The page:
Kawhi Leonard Made His MVP Case Against the Rockets … Again

Kawhi put together as dominant a two-way performance as you will ever see in Game 2. The Spurs superstar had 34 points on 13-of-16 shooting, seven rebounds, and eight assists, and perhaps most impressively, he had only two turnovers despite playing with the ball in his hands for most of the game. He was also the primary defender on Harden, helping to hold the MVP candidate to 13 points on 3-of-17 shooting. Russell Westbrook is probably going to win the MVP, but he never had a game as impressive as Leonard’s in Oklahoma City’s five-game loss to Houston in the first round. Kawhi essentially threw a perfect game.

The biggest key to stopping the Rockets from scoring is to force them to inbound the ball from under the basket, as they are lethal in transition. As has been the case in many of their meetings, Popovich’s best defense against D’Antoni’s teams was a better offense. The Spurs went from scoring 99 points on 36.9 percent shooting in Game 1 to 121 points on 54.5 percent shooting in Game 2. Everything went through Kawhi: He got whatever shot he wanted when Houston had only one defender on him, and he made the right pass every time the Rockets sent help. He is averaging 4.6 assists per game in the playoffs, almost doubling his previous postseason high of 2.8 assists per game last season. Even when he doesn’t get the assist himself, he’s making the pass that leads to one:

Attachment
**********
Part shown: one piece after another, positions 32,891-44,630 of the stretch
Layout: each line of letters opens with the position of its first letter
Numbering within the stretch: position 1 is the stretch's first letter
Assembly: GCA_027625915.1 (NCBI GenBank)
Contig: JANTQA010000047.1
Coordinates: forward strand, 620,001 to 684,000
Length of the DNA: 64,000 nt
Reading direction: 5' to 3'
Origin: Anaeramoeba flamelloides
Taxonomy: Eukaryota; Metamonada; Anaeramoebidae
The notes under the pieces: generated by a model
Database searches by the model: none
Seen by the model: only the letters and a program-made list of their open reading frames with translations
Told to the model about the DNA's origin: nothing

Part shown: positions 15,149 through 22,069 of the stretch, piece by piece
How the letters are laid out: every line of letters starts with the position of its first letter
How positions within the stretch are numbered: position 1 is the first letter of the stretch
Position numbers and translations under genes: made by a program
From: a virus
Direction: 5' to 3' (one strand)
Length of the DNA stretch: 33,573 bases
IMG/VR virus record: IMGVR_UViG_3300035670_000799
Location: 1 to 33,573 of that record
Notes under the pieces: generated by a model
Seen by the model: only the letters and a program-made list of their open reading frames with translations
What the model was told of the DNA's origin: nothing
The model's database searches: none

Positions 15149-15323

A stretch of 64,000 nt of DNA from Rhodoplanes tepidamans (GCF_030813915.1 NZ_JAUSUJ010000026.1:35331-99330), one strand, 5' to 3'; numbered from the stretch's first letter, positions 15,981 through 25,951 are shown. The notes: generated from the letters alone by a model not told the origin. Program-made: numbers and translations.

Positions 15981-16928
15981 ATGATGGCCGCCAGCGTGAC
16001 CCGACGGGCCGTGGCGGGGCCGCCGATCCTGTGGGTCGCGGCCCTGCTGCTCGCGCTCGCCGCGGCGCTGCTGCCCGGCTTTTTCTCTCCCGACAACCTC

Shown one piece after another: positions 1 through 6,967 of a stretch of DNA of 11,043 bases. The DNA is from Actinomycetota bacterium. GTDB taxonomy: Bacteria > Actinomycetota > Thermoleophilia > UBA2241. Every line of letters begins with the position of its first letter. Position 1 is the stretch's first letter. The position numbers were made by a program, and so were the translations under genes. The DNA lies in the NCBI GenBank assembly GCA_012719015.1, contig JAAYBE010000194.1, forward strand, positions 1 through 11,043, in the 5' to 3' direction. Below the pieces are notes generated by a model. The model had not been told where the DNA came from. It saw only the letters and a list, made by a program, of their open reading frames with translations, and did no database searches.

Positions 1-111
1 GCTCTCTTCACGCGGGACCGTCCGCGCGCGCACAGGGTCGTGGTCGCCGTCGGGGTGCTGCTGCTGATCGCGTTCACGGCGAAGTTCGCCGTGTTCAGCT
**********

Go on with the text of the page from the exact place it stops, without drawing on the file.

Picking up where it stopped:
On the other side of the ball, Kawhi short-circuited a lot of the Rockets offense by refusing to be screened when he was guarding Harden. When the Houston big men did make contact on him, Kawhi fought over the screen quickly, not giving Harden much room to breathe on the play. While Leonard never seems to get tired when he’s in the game, exerting this much energy on both ends of the floor will only get more difficult as the series progresses, especially after Parker’s injury. So far, Kawhi is putting together a two-way performance similar to LeBron James in 2011, when he shut down league MVP Derrick Rose in the Eastern Conference finals while also dominating the ball on offense.